Bankrupt businessman, Seán Quinn, his son and his nephew have been given three weeks to comply with orders forcing them to reverse steps they took to put international property assets out of the reach of the former Anglo Irish Bank.
Ms Justice Elizabeth Dunne made a series of orders aimed at forcing the Quinns to rectify the breaches of previous High Court injunctions.
On Tuesday, she found the three men guilty of contempt of court.
She found that they had taken steps to put international property assets beyond the reach of the bank in a blatant, dishonest and deceitful manner.
Judge Dunne said she was disappointed that there had been no acknowledgement of the great wrong that had been done by the men.
She said the word "flagrant" had been used to describe the contempt.
Ms Justice Dunne said she would not disagree with that.
The judge ordered the three men to disclose all their assets here and worldwide.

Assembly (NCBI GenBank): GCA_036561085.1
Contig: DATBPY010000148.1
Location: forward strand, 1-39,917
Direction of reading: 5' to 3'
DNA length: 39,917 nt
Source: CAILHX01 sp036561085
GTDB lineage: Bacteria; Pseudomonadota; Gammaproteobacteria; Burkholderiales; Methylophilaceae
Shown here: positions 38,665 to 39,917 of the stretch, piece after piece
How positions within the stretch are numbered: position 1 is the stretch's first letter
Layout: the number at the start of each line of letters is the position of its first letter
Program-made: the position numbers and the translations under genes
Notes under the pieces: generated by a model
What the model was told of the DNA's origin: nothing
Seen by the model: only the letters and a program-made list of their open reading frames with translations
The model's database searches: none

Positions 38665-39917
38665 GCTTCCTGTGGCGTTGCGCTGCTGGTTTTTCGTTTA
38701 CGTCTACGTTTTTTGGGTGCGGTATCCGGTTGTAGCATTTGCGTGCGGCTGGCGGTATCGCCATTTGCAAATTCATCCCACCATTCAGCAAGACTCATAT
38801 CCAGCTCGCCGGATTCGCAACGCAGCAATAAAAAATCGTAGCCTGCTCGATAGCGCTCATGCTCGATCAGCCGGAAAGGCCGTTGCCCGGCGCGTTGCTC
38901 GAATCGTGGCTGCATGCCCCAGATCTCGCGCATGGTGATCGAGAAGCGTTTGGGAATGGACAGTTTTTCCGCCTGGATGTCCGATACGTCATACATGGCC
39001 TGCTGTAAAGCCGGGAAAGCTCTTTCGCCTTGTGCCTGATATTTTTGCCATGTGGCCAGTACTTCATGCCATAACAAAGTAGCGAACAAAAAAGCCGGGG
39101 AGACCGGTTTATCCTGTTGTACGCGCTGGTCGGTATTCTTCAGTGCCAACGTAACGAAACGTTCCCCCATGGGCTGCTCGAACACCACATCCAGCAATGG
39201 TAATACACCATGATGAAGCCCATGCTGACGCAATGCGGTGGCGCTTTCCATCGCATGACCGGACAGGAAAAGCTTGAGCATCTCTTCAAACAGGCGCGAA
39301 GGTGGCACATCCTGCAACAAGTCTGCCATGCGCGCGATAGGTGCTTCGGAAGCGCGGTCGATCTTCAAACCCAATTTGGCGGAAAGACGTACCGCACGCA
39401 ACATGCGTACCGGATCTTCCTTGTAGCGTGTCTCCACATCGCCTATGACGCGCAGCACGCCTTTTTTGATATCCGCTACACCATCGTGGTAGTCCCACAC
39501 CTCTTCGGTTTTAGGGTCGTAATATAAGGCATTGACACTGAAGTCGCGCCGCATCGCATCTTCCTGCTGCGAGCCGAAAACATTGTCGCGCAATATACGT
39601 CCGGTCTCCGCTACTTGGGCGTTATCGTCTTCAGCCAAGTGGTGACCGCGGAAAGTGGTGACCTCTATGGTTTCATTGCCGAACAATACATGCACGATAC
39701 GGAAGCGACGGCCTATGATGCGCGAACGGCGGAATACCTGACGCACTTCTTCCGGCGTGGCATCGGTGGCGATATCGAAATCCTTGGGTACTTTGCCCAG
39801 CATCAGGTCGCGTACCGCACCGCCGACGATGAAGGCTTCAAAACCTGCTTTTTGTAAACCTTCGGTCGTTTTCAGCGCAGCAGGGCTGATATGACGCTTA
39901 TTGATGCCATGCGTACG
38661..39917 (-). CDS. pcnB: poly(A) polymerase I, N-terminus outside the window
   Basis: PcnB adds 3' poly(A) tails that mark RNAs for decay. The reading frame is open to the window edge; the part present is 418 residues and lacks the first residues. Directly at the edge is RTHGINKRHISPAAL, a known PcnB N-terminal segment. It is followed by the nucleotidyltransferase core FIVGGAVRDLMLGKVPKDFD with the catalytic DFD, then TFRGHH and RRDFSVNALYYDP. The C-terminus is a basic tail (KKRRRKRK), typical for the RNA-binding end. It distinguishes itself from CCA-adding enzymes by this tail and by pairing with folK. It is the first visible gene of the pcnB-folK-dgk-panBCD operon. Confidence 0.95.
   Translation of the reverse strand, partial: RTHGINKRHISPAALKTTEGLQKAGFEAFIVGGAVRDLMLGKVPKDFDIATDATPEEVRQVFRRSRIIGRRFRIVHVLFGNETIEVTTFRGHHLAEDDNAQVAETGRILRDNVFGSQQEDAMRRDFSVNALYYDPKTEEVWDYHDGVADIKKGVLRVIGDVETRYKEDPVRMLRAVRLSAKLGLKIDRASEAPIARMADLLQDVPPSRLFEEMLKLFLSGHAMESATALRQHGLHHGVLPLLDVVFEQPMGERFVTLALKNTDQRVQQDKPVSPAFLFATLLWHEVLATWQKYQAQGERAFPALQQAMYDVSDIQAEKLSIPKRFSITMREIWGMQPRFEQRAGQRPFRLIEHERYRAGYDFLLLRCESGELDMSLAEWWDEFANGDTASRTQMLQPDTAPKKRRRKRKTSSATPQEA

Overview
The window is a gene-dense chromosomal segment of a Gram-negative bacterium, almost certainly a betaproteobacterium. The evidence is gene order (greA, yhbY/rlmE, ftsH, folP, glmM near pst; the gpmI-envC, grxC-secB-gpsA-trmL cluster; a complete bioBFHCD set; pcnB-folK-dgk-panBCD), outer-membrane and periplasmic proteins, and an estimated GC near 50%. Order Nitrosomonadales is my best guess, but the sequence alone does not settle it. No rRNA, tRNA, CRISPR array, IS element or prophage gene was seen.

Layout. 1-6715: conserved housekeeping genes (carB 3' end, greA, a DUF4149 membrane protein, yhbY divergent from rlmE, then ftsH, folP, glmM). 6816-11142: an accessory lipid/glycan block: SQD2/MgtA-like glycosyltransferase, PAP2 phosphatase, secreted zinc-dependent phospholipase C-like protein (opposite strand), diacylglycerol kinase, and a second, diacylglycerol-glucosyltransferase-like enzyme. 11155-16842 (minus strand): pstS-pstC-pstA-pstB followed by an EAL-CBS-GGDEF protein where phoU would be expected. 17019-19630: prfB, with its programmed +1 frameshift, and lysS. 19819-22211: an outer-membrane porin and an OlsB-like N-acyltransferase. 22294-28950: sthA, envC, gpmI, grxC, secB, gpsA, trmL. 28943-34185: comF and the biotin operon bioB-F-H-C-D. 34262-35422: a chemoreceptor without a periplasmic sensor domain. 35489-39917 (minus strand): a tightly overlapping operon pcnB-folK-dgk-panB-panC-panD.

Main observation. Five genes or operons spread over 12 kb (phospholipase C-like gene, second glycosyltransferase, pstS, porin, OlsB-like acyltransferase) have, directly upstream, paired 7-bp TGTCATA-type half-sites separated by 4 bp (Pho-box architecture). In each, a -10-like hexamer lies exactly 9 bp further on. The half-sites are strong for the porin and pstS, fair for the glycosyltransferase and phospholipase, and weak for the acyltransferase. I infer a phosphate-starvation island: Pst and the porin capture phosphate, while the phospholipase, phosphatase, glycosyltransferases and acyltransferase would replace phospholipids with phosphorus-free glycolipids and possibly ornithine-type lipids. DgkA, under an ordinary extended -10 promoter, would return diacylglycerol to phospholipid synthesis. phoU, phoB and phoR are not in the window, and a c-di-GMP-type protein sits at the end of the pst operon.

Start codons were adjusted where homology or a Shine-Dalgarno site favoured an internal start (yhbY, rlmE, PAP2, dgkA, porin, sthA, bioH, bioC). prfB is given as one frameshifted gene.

She also ordered a receiver to be appointed to their assets apart from family homes and joint accounts.
The three have been told that they must resign from the board of Directors or any executive or managerial position within the Quinn International Property Group or any company to which shares in IPG companies have been transferred.
And she made a number of other orders requiring the men to give instructions to stop or withdraw any legal proceedings involving the transferring of assets out of the group and reverse steps taken to do so.
The judge ordered the men to comply by 20 July, when the matter will be back before the High Court again.
Ms Justice Dunne said she was anxious that this was dealt with as a matter of urgency and to make sure everything that should be done was done as quickly as it could be to rectify the breaches of high court orders she had found.
She refused to put any stay on her orders in the event of an appeal by the Quinns to the Supreme Court.
Earlier, the Judge said she had no doubt that the first function of the court was to consider the matter of coercion and she would only consider punitive measures after seeing the extent of the cooperation from the Quinns in relation to the coercive measures.
The bank said there had been no apology from the Quinns and no acknowledgement of the scale of the contempt.
Seán Quinn made no comment as he left the court.